By Kevin P. Sullivan
Updated November 12, 2015 at 05:48 PM EST

James White

  • Movie

We first meet James White, drunk and possibly stoned, in the pulsing darkness of a New York City nightclub. He’s good with girls, charming, masculine, but non-threatening with his baby-ish face. He whispers in one’s ear and is in the bathroom with her just a few moments later. It’s only as he stumbles outside, so that he can sit shiva for his recently deceased father, that we realize that it’s the middle of the day.

Beginning to understand who James is and how he handles his mother’s battle with cancer is the heart of Josh Mond’s new movie. James White (out Nov. 13) is a Gotham Award-nominated showcase for Christopher Abbott, known best for his two-season stint as the long-time boyfriend of Allison Williams’ character on HBO’s Girls.

After his sudden — and somewhat controversial — exit from the show, Abbott has continued what was already a growing career in independent film, having appeared in a 2011 film from Mond’s Borderline Films compatriot Sean Durkin, Martha Marcy May Marlene. Last year, he was the foiled truck hijacker in an extended chase sequence in A Most Violent Year.

When Mond told Abbott that he was planning his first feature with him in mind for the lead role, it was a brand new opportunity for the actor. James White would put him at the center of every scene of the film, which was partly inspired by Mond’s own life and the loss of his mother. Abbott tells EW that knowing where the story was coming from added a new dimension to his job.

“I think more as a friend than an actor, I felt at least a certain amount of responsibility to do justice by him in telling his story — not that it is entirely his story — but the aspects that are of the most importance being based on his relationship with his mother,” he says.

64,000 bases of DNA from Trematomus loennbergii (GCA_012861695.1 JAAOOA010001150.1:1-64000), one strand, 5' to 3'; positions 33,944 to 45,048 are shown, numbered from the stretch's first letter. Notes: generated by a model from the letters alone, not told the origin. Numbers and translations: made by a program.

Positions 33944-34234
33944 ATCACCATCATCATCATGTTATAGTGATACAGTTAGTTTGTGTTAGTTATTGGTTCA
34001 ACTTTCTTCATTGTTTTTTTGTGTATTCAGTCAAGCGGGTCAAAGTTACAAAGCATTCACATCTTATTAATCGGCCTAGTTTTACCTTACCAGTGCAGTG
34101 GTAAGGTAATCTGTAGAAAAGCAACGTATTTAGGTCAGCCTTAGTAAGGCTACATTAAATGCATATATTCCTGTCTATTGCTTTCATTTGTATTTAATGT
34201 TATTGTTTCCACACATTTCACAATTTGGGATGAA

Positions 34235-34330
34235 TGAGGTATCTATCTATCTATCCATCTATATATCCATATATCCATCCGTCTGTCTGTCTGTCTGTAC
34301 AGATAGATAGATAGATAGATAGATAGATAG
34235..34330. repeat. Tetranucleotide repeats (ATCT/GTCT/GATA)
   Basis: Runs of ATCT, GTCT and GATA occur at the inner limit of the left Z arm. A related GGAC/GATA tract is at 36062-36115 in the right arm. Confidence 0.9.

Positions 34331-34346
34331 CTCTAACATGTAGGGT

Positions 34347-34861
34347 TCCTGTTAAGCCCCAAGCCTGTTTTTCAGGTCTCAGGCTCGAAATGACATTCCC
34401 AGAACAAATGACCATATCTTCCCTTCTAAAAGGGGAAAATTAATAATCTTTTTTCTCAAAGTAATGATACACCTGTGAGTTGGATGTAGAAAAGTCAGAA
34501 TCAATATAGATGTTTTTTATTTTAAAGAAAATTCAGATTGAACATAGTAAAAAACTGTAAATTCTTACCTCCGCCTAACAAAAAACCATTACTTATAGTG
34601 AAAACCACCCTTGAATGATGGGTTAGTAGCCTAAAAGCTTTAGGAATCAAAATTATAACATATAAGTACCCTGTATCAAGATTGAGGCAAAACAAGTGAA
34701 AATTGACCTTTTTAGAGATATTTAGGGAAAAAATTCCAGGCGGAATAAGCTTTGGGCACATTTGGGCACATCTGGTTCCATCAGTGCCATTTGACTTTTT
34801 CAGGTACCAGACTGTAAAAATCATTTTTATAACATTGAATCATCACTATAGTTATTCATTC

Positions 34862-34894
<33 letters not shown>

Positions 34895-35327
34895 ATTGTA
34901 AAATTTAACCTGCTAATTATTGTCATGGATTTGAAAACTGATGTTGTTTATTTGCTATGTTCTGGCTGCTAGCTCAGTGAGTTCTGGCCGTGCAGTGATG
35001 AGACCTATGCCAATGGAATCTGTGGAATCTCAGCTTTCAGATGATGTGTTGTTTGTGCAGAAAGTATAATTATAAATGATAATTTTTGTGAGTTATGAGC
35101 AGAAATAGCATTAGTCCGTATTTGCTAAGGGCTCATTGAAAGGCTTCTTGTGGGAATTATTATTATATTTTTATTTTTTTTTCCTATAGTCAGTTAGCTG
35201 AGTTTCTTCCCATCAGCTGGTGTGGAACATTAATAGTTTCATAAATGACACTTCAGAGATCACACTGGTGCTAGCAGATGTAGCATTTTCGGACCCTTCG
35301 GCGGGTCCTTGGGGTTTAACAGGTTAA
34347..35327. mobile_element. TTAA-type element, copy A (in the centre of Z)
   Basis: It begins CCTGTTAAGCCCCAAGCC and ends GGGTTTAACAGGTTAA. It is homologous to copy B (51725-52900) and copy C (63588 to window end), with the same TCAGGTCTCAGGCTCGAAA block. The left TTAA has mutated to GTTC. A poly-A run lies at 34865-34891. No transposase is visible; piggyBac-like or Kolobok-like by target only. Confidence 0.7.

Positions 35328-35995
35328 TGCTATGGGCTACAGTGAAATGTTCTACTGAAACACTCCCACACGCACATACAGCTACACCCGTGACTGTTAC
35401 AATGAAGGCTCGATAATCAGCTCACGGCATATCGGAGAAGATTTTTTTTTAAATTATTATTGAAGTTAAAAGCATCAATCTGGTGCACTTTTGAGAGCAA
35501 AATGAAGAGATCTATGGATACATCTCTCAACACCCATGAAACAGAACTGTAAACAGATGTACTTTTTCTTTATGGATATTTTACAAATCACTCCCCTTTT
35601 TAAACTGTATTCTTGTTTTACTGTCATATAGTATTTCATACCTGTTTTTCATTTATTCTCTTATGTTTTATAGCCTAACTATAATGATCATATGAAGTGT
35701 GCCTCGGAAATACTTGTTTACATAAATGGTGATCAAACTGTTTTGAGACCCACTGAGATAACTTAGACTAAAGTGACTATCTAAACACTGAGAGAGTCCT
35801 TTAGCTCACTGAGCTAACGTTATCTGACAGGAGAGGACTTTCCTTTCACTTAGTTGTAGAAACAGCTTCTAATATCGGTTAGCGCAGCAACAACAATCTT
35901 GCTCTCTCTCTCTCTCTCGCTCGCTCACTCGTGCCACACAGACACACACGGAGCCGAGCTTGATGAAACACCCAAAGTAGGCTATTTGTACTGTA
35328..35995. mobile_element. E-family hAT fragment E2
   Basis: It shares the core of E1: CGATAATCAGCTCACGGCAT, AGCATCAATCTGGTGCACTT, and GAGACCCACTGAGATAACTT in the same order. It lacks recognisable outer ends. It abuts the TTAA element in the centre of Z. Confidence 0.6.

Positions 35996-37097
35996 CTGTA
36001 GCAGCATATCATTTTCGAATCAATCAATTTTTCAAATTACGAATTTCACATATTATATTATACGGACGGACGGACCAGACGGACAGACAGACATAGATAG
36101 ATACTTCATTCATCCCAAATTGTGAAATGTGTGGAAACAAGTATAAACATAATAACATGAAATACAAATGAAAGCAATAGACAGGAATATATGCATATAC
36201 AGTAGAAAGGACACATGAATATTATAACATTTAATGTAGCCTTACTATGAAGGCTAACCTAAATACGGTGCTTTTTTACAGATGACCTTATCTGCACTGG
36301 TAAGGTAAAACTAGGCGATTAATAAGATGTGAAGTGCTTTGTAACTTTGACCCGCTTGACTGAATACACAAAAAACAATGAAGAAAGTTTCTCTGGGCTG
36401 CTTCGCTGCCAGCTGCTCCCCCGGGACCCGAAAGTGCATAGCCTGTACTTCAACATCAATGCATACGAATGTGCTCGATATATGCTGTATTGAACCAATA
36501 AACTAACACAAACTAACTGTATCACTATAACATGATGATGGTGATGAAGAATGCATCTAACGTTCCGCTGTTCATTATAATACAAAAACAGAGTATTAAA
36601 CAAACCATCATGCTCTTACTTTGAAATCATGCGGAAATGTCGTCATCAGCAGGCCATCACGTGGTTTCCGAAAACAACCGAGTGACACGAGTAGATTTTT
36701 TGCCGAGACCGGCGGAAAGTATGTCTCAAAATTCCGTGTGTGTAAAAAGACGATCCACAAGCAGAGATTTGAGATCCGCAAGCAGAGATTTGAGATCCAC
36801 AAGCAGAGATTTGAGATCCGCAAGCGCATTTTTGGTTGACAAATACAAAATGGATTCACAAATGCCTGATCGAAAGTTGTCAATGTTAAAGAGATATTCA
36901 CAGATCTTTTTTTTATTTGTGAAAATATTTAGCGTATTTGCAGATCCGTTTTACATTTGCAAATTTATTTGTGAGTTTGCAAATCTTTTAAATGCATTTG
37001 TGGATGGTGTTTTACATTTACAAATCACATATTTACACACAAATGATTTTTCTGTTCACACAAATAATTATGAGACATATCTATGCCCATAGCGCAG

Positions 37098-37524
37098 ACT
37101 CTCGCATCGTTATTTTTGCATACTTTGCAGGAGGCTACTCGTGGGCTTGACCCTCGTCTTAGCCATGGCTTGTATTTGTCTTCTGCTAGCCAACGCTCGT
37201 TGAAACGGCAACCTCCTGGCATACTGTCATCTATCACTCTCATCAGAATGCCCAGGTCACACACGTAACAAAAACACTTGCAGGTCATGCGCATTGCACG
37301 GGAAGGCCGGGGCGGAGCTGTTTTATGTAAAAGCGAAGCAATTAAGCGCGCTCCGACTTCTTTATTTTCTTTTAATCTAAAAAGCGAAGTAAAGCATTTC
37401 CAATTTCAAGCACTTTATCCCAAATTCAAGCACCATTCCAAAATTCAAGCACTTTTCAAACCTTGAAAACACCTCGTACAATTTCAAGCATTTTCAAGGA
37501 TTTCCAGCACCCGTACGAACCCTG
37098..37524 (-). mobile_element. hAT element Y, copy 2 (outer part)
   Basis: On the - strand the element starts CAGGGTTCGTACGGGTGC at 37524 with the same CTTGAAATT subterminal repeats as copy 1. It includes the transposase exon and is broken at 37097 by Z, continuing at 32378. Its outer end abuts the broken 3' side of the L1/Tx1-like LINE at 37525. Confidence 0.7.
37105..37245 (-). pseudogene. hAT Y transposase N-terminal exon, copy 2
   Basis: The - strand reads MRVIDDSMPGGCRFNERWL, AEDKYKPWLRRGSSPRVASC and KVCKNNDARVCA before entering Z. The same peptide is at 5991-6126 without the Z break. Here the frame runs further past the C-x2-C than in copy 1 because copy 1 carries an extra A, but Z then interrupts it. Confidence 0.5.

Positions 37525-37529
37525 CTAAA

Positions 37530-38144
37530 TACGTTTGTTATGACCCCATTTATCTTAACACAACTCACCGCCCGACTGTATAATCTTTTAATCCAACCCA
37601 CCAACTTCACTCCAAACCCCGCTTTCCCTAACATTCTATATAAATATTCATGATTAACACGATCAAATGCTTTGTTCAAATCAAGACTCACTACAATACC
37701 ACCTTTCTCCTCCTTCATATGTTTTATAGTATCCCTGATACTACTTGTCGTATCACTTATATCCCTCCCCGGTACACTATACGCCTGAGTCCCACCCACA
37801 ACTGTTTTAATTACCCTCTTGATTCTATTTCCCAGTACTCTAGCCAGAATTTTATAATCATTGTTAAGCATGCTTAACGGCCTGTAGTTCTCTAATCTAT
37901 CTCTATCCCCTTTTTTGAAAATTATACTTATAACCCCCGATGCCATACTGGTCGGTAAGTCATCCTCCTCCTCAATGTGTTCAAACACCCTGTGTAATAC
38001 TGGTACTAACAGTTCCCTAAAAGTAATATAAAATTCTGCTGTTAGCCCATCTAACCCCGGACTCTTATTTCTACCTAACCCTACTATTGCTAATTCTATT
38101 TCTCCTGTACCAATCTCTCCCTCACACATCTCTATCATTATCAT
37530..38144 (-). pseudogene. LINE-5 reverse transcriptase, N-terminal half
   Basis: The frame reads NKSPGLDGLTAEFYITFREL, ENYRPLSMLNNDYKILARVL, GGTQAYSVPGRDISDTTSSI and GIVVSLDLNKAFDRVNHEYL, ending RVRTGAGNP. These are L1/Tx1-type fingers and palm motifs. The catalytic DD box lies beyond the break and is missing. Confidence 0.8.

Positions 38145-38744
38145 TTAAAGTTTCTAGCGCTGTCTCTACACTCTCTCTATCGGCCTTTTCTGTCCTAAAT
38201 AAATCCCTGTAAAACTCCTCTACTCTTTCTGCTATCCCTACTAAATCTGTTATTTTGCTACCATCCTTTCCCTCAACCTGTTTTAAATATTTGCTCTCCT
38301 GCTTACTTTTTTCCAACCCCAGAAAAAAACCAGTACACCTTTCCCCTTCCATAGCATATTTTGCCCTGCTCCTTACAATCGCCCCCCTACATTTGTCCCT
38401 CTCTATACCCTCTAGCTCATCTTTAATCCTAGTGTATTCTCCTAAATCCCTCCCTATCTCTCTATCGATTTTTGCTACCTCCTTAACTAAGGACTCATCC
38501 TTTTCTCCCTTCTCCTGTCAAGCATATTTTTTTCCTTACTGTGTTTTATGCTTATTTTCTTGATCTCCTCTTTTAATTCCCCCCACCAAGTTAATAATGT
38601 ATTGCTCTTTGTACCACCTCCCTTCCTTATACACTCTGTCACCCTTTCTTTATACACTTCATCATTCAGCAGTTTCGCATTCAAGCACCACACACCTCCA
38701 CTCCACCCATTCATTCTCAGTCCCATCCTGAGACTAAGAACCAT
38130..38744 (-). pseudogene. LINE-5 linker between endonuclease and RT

That meant figuring out for himself who James was, and the sense of discovery began, at least partly, in an unexpected place: a black hoodie. The sweatshirt is practically James’ uniform as he roams the bars and clubs of New York City. “For me, costume is one of the most important things, from what I’m wearing to the shoes,” Abbott says. “Once we started having fittings and deciding what the look was going to be, that was very telling.”

The rest of the cast was the other major piece. Abbott stars alongside Scott “Kid Cudi” Mescudi, who plays his best friend, and Cynthia Nixon, who plays his dying mother. Within the frame of the story, James is often defined by his extremes: his quiet sadness and his ferocious anger. The range offered a challenge to Abbott, something he looks for in a project.

“For their own reasons, each scene is its own little animal. The scenes with Cynthia are these quiet little animals, or there are more heightened scenes like the hotel room fight (see above),” he says. “The point is that there’s still a lot of energy between the characters and a lot going on with things under the surface that are left unsaid. There are things you want to say but can’t. Each scene has the same ingredients in a way, but it depends on how high the burner is on.”

James White

  • Movie
  • R
  • 85 minutes
  • Josh Mond